#31 Checking Spelling
InDesign's spelling checker is incredibly sophisticated. You can check anything from a text selection to multiple documents, check against spelling dictionaries in most major languages, customize the spelling dictionaries, and more. In addition to flagging words that do not appear in its dictionaries, InDesign also flags duplicated words and possible capitalization errors. We have to warn you, though, that the spelling checker is not foolproof. It doesn't know what words you intended to use—there, their, or they're—and it doesn't understand context. When making decisions about possible misspelled words, it's best if you work with a copy editor or proofreader.
Running a Spelling Checker
You can check spelling in selected text, to the end of a story, in an entire story or document, and in all open documents. If you want to check a limited amount of text, you need to first prepare the document by highlighting a range of text with the Type tool, clicking within a story to check it from that point forward, or selecting a text frame to check the entire story.
To check spelling, choose Edit > Spelling > Check Spelling. Choose an option from the Search menu to specify the scope of the spelling checker: All Documents, Document, Story, To End of Story, or Selection. When a word displays in the field at the top of the dialog box ( Figure 31a ), handle it as follows:
- If you think the word is spelled incorrectly: Select a word in the Suggested Corrections list or enter the correct spelling in the Change To field. Then, click Change to fix the first instance of the word or click Change All to fix all instances of the word without reviewing them first.
- If the word is spelled correctly: Click Skip to continue to check spelling. If you know the word is used multiple times in the document and you don't want to click Skip each time, click Ignore All.
Figure 31a The Check Spelling dialog box helps you find the correct spelling for words.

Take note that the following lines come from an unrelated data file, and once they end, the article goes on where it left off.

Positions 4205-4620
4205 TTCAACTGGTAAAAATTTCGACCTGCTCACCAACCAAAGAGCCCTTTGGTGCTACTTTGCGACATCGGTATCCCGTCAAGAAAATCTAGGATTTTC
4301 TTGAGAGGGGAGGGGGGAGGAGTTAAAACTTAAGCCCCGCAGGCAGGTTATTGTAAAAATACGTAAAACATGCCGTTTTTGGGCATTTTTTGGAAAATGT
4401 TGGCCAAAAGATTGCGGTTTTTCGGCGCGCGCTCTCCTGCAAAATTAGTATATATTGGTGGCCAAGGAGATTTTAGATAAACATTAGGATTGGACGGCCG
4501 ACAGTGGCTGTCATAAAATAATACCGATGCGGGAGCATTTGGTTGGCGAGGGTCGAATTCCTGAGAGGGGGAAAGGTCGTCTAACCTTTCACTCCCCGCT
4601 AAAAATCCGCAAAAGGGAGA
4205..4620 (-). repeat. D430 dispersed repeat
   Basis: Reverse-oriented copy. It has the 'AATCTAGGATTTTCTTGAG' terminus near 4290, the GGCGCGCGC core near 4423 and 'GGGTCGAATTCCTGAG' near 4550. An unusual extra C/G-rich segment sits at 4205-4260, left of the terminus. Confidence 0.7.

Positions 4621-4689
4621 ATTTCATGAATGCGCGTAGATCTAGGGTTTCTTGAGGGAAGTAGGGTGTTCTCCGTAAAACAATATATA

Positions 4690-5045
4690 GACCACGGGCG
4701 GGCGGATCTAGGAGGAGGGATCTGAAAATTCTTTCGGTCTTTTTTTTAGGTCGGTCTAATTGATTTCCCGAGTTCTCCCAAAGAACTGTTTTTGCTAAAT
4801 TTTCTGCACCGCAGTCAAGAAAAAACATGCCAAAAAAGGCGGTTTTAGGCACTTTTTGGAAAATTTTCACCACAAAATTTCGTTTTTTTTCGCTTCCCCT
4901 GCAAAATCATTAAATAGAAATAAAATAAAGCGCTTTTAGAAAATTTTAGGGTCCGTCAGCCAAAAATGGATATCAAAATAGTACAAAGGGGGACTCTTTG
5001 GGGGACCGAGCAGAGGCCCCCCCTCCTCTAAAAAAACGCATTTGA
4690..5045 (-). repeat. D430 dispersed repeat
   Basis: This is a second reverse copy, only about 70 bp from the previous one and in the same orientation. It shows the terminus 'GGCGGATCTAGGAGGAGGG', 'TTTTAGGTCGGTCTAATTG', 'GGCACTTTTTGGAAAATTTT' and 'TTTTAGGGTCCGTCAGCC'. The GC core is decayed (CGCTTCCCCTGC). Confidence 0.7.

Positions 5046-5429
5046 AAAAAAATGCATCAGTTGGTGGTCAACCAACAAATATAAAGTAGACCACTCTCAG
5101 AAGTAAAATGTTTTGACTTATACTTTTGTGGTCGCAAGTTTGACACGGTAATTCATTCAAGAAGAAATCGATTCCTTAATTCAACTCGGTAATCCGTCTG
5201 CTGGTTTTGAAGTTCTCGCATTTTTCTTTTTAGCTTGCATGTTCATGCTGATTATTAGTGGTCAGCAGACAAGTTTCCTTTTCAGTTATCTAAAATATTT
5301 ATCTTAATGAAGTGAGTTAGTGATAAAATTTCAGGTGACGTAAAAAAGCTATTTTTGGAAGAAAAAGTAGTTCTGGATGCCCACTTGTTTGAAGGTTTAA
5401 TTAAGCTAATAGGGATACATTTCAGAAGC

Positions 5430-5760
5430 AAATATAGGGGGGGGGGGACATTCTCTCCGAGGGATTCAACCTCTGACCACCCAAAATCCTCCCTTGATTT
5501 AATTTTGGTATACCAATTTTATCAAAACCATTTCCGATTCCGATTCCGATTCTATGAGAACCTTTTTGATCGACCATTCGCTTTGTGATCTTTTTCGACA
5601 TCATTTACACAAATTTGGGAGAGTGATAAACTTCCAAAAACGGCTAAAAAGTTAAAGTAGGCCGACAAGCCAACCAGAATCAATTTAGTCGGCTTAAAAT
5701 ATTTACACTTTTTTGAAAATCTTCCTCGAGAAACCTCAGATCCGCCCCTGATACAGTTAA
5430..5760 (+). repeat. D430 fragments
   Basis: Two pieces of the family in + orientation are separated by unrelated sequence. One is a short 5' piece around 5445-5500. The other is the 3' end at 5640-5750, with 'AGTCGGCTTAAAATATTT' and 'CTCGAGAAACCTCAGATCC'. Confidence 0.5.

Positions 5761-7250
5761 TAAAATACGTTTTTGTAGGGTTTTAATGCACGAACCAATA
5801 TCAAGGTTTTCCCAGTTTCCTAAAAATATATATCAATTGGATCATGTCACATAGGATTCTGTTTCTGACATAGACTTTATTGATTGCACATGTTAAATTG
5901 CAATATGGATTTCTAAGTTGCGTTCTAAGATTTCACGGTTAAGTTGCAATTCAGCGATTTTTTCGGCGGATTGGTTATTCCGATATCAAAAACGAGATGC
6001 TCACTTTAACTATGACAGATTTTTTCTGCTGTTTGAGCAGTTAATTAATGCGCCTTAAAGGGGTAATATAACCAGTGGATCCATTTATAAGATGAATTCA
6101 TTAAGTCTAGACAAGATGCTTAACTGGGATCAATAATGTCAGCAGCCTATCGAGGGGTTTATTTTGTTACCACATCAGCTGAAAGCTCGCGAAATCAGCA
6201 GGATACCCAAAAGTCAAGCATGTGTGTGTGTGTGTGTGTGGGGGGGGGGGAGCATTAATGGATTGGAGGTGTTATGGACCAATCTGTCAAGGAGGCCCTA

The Check Spelling dialog box is actually a palette, so you can jump into the document and edit the text without closing it. When you're finished checking spelling, click Done.
Customizing the Dictionary
If we know anything about a spelling checker, we know that it's not infallible. For one thing, the dictionary rarely recognizes all the unique words in your content, including the names of people, places, brands, foods, and more. If you frequently work with the same content—and are constantly skipping or ignoring the same words—you can add those words to the document's dictionary or to your user dictionary. Customizing the dictionary not only results in fewer flagged words, but it also helps ensure that you don't spell proper names wrong.
You have two options for customizing the dictionary:
- While you're in the Check Spelling dialog box, click Add. The word in the field is added to the dictionary listed in the Add To field. By default, this is your user dictionary, but you can choose to add the word to a dictionary that is unique to the active document. If the word requires specific capitalization—such as "LoDo," the abbreviation for Denver's Lower Downtown neighborhood—make sure Case Sensitive is checked when you click Add.
- Choose Edit > Spelling > Dictionary (or click Dictionary in the Check Spelling dialog box). In the Dictionary dialog box (
), choose whether to edit the user dictionary or the document dictionary from the Target menu. Enter correctly spelled words in the Word field, check or uncheck Case Sensitive, and then click Add.
Figure 31b The Dictionary dialog box lets you customize the user dictionary or the document's dictionary.
To edit words in the dictionary, select the word and click Remove. Then retype the word in the Word field and click Add.
Setting Spelling Preferences
By default, the InDesign Check Spelling command flags words that it thinks are misspelled, words it thinks should be capitalized, and duplicate words. If this results in too many flagged words, you can customize Check Spelling in the Spelling panel in the Preferences dialog box. The check boxes work as follows:
- Misspelled Words flags words that do not match words in the current language dictionary.
- Repeated Words flags duplicate words such as "in in."
- Uncapitalized Words flags words that are capitalized in the dictionary but not in the document.
- Uncapitalized Sentences flags lowercase words following a period, exclamation point, or question mark.
You might, for example, uncheck Uncapitalized Words and Uncapitalized Sentences if a design-intensive document uses all lowercase for effect.